In the lead acting categories, only "Best Performance by an Actress in a Motion Picture — Musical or Comedy" hints at any drama; that category offers a choice between Saoirse Ronan ("Lady Bird") and Margot Robbie ("I, Tonya"). Helen Mirren's inclusion for the poorly received "The Leisure Seeker" is a nomination that seems to exist only for the purpose of putting the grande dame on TV screens (which, admittedly, is always nice).

While the "Best Director" category offers at least some excitement (there's a real chance Guillermo del Toro wins this year for "The Shape of Water"), it's a slate primarily defined by who isn't there. Neither of this year's most celebrate first-time home-run hitters, Jordan Peele ("Get Out") and Greta Gerwig ("Ladybird"), made the cut, though Gerwig is in the running for "Best Screenplay" (that category is also corrupted by Peele's absence).

Other absent directors such as Paul Thomas Anderson ("Phantom Thread"), Noah Baumbach ("The Meyerowitz Stories") and many, many others cast a long shadow on this year's award. Ridley Scott's inclusion for "All The Money in The World" is a genuine head scratcher given that limited pre-release viewings of it mean many HFPA members probably haven't seen it. That Patty Jenkins' ("Wonder Woman") history-making return to theaters wasn't recognized is equally confusing.

The "Best Foreign-Language Film" and "Best Animated Feature Film" categories offer the biggest snorts of the year. While "First They Killed My Father" is, yes, in Cambodian, it was directed by Angelina Jolie, an American. In the animated category, truly wonderful films such as "Coco" and "The Breadwinner" are up against "Boss Baby," a high-earning bit of pablum that's currently at 52 percent on Rotten Tomatoes.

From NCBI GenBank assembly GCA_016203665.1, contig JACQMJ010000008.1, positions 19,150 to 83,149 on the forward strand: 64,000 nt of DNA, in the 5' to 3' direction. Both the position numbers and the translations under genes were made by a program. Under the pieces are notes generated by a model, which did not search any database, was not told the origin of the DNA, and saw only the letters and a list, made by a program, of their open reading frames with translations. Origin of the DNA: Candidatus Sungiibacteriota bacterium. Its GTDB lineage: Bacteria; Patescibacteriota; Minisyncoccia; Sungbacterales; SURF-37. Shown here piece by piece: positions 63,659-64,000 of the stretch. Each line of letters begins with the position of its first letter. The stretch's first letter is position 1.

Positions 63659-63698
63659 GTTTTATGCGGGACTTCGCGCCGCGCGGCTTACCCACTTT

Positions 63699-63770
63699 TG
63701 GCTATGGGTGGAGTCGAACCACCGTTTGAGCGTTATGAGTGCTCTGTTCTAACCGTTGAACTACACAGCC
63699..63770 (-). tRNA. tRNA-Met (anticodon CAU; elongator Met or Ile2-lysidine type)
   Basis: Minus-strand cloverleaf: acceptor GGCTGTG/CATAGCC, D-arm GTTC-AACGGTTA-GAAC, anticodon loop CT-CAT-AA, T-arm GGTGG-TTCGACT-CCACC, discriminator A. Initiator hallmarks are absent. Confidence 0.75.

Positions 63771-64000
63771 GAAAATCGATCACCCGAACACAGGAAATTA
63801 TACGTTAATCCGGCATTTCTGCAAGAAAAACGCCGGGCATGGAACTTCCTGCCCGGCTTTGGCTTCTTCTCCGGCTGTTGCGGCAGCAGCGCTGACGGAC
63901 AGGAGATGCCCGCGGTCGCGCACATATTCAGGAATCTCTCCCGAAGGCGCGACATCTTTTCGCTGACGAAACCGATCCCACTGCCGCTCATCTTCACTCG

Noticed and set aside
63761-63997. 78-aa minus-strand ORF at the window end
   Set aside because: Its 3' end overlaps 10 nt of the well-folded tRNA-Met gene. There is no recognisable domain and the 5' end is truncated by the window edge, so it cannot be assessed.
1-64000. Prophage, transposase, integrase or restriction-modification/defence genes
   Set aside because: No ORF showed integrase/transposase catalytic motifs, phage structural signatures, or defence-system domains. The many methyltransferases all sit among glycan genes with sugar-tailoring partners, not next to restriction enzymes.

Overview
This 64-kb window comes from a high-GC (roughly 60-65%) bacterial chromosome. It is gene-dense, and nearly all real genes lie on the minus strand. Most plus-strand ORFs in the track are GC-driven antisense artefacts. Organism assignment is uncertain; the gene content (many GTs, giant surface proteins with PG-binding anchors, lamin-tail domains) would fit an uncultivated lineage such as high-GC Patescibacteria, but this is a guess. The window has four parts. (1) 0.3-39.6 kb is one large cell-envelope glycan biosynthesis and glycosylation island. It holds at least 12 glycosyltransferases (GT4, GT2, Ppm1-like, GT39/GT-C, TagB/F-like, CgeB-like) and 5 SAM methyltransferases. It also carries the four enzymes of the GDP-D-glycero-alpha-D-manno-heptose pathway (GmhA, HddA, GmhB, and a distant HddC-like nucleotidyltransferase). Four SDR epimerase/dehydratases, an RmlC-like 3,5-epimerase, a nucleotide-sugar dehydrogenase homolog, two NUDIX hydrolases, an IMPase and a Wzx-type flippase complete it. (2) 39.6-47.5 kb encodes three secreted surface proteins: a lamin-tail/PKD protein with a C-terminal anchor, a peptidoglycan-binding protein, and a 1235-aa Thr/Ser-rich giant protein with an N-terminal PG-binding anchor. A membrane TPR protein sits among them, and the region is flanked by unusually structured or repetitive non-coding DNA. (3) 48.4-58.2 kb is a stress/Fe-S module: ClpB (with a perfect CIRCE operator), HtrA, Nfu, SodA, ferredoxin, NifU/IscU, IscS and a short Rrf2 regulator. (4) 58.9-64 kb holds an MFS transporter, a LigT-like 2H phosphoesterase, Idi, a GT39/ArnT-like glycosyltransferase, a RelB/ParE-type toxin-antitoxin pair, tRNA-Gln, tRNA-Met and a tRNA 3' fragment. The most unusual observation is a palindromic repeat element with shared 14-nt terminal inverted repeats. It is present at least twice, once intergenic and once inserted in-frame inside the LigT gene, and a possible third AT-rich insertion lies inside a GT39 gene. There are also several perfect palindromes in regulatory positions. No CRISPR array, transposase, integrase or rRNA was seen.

Confusing, full of holes and, again, far #TooWhite, the overall film slate for the Golden Globes is an odd, bland mirror of what was, in terms of creative output, one of the more exciting years in recent memory for cinema. Out-of-nowhere stunners such as "Columbus," "Lady Macbeth" and many more simply didn't exist in the HFPA's eyes. Broadly enjoyed films — "The Big Sick," "Wonder Woman" — didn't win nominations either. It almost seems as if the HFPA is pushing an agenda of increased irrelevance.

Not that Globes were ever that relevant. Often framed as an Oscars' warm-up, it's rarely proved a solid predictor of who will win that more famous honor. While there were many overlaps last year — "Moonlight," Casey Affleck, Damien Chazelle — 2017's Academy Award winner for Best Actress, Emma Stone, wasn't even nominated for a Golden Globe.

Really, the harder you look at the HFPA and the Globes, the more it becomes clear that the entire institution exists to help get a certain set of individuals with questionable credentials into parties, screenings and interviews and allow them to throw a glittery celeb prom once a year. That holds annually. But even at that, they've offered up a drowsy, odd buffet of bad choices for 2018 — one that may prevent it from giving us the one thing we should credibly expect from them: a decent, genuinely competitive and fun awards show.

By Gabriel Bell